Make your brain work faster

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The Independent Online
It is not unusual for today's managers to spend the normal working day either on the road or in meetings. It is only at around 5pm, when things are calming down a little, that they can knuckle down to their real job and start work.

With so few productive hours in the day, and time management sheets bursting with objectives, managers might want to take a look at some of the new techniques to put their own brains into overdrive.

When Simon Smith, a management consultant, was faced with the task of researchingchange management methods he realised he would have to read every book and paper on the subject. He decided to invest about 30 hours of his time, spread over a month, to learn a new skill first - photo-reading.

"Once I had completed the research project I decided to put my new skill to personal use and read 40 leadership books in a month," he says. "The result was dramatic. Through synoptic reading and mind mapping each book it became clear that there was a gap in the market. I wrote my own book on self-leadership as a result, which will be published next year by Nicholas Brierley."

Mr Smith used The Photo Reading Whole Mind System course, marketed by Lifetools. It taught him how to use both hemispheres of his brain for efficient and accelerated learning, and preliminary relaxation methods to established a state called "photo-focus".

"First I would have a quick flick through the book to see what it was about," Mr Smith says. "Then I would set myself an objective for reading it. Having learned to look at each page of a book with a kind of soft focus, turning the page every couple of seconds, I would then `photo-read' the book. Afterwards I found I could dip straight back to the sections that were most relevant as my preconscious mind had mentally photographed the pages."

Photo-reading claims that its whole mind approach can allow readers to cover more than 25,000 words per minute.

Mind mapping is the perfect accompaniment to photo reading as it allows users to note all the relevant points from a book, report or seminar on to just one page. A completed mind map is a useful tool for accessing memory and brainstorming.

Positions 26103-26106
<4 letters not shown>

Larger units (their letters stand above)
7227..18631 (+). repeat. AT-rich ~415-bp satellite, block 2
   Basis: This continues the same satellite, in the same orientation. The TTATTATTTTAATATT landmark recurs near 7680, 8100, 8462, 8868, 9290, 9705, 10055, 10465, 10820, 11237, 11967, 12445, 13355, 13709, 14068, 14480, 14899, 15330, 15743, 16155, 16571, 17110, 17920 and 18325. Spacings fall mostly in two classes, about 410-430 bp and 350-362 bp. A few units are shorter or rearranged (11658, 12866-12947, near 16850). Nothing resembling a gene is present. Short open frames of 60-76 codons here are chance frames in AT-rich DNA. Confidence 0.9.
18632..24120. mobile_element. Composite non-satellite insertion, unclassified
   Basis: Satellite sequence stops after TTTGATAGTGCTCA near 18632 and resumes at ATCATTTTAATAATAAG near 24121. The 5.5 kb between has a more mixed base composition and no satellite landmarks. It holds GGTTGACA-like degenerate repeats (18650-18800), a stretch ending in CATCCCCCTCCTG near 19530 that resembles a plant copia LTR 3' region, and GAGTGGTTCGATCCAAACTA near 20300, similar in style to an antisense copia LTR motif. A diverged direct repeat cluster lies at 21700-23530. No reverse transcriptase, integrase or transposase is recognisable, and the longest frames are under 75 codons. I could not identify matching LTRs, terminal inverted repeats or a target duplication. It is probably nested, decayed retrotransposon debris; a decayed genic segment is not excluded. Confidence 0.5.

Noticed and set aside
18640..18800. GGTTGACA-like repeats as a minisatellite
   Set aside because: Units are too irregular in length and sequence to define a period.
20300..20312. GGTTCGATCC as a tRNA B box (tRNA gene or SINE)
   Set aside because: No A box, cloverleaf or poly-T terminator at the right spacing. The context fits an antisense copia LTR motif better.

While the skills of mind mapping can be learned from a book such as The Mind Map, by Tony Buzet, MindJET offers software for the purpose called MindManager. "It may not be as organic as the kind of mind maps created by hand, but it has added value," says Mr Smith. "It can save time on presentation preparation, create web sites and there is an internet conferencing tool."

Fast track managers looking to squeeze in the time to study for an MBA can benefit from accelerated learning techniques. Accelerated learning has much in common with photo-reading, in that the "preview, photo-read, dip" approach described by Mr Smith, is similar to the three stages of accelerated learning.

Lifetools has produced its own courses in accelerated French, German, Italian and Spanish perfect for anyone needing to learn a language fast.

The link between photo-reading, accelerated learning and other whole- mind techniques is that all require the reader to achieve a state of relaxation beforehand. Unfortunately this means that busy people using the audio tape course are not advised to cram their studying into the hours spent driving the car.

But Lifetools offers a solution here too. It also markets a light and sound machine, MindLab Orion, which, it claims, can induce the kind of relaxed state required at the touch of a button. Not only can MindLab Orion help with learning it is also a stress reliever,which, in turn, reduces the amount of time you need to spend asleep at night.